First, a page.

Home ownership has reached a five-decade low due in part to the fact that millennials have historically low ownership rates compared to other generations at that age.
Home ownership has always been a part of the American dream. So why aren’t more millennials willing to purchase a place to call home? Should they purchase homes or is it smarter for them to rent? There are several factors to consider.
The Relocation Factor
After the housing crash of 2007, many millennials began to realize home ownership may not be quite the American dream as it has long been touted by realtors and organizations who encourage home ownership.
In fact, home-buying may not be a good idea for the vast majority of millennials – at least not right now.
Not only does it represent a huge financial risk, but it ties you down to a specific area – which may not be very convenient if a higher paying job which required relocation came calling.
For those who want to focus on establishing their careers, some experts highly recommend renting.
Another expert doesn’t think there is a “correct” answer, it depends on each millennial’s individual circumstances.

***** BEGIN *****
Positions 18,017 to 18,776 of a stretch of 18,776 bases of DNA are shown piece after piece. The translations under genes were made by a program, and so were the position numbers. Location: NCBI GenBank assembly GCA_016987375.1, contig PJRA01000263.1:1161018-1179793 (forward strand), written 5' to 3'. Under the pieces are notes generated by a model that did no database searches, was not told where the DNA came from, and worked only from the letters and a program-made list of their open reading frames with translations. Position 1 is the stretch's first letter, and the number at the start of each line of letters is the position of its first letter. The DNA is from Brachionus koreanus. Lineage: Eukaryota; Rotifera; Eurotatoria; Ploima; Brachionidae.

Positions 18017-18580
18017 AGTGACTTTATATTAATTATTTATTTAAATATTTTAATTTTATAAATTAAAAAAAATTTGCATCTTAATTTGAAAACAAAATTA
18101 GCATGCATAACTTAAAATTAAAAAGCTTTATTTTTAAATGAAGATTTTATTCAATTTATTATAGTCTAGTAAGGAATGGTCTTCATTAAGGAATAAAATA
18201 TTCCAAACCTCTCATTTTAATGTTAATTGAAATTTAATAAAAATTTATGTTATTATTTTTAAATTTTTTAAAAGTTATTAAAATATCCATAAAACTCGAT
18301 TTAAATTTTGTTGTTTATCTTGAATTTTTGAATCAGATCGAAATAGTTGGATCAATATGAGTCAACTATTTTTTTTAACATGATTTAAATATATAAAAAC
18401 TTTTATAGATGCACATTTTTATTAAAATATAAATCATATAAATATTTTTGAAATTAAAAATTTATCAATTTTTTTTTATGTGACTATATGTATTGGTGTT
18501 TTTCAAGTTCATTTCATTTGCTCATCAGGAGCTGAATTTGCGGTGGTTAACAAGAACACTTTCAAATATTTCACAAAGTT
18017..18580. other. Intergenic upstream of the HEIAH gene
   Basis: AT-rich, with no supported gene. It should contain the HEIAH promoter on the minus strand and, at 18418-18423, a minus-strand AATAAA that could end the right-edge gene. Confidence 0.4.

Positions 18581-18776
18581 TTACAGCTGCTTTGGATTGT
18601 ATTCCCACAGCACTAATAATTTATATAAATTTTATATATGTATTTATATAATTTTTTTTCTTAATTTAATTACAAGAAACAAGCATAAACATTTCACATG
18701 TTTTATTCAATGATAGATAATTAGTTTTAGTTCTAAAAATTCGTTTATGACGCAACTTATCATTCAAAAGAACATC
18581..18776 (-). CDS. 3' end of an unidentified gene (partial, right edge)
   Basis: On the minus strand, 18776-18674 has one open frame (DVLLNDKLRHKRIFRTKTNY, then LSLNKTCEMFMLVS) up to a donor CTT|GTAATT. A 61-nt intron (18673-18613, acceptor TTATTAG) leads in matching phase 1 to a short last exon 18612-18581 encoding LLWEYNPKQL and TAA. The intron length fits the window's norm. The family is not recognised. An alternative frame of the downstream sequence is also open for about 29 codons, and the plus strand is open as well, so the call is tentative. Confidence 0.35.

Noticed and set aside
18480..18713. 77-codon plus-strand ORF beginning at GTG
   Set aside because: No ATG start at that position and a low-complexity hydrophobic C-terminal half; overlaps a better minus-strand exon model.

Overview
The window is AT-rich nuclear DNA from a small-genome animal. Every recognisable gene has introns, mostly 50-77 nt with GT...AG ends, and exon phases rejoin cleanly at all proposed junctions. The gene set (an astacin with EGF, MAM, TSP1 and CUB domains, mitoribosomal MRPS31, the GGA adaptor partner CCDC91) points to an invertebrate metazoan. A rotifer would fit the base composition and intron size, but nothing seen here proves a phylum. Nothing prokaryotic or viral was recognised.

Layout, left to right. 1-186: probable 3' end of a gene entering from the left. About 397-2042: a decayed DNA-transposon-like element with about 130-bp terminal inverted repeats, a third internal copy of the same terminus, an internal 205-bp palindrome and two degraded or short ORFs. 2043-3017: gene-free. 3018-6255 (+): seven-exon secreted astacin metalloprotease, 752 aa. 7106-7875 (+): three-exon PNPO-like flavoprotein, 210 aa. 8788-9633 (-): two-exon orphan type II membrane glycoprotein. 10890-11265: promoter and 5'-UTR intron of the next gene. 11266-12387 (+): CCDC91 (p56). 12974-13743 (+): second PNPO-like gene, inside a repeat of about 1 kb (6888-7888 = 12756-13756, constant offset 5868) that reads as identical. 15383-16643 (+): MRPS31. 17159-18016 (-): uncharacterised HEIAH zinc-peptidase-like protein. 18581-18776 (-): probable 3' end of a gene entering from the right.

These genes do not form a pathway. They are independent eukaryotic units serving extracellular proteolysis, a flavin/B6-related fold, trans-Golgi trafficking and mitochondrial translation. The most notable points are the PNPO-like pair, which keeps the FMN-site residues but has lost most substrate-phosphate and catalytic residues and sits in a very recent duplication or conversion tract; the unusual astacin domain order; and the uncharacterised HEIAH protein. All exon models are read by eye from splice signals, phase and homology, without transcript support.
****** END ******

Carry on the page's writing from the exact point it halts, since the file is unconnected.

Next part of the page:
How long do you plan on staying in the area or in this particular home? Except in rare cases where you’d be buying into a rapidly appreciating market, or you’re renovating a total fixer-upper, if you don’t plan on staying more than a minimum of 2-3 years, it probably makes more sense for you to rent.
The Debt Factor
While some millennials may not want to purchase a home, many simply are not able to because of debt. Lingering debt and financial worries play a critical role in the home-buying decision.
Despite millennials’ well-publicized low rate of homeownership, our index found 76 percent feel being able to save for a home remains important to achieving an ideal home life – but only 37 percent feel satisfied in their ability to save.
Any millennials who are thinking about purchasing a home will need to understand and then start building their credit score so they can qualify for a mortgage when the time comes.
Perceived job security is another contributing factor. And financially speaking, one needs ample money for a down payment, pre-paid items at a closing like property taxes, and also insurance and renovations.
Even if you have a stable income, your home shouldn’t eat up all of your money.
If it would take every penny of your savings to make a down payment on a home, and you’re not certain of your ability to replenish that in the future, you may want to factor that into your decision.
There are many loan programs out there that can help first-time home buyers with down payment assistance, or that don’t require a severed arm and leg in order to get a mortgage. But millennials should also consider their comfort level with the final estimate.
A home is a huge purchase and demands substantial responsibility in terms of monthly payments and ongoing upkeep, so it’s important to be realistic when it comes to assessing whether you can and should purchase a home.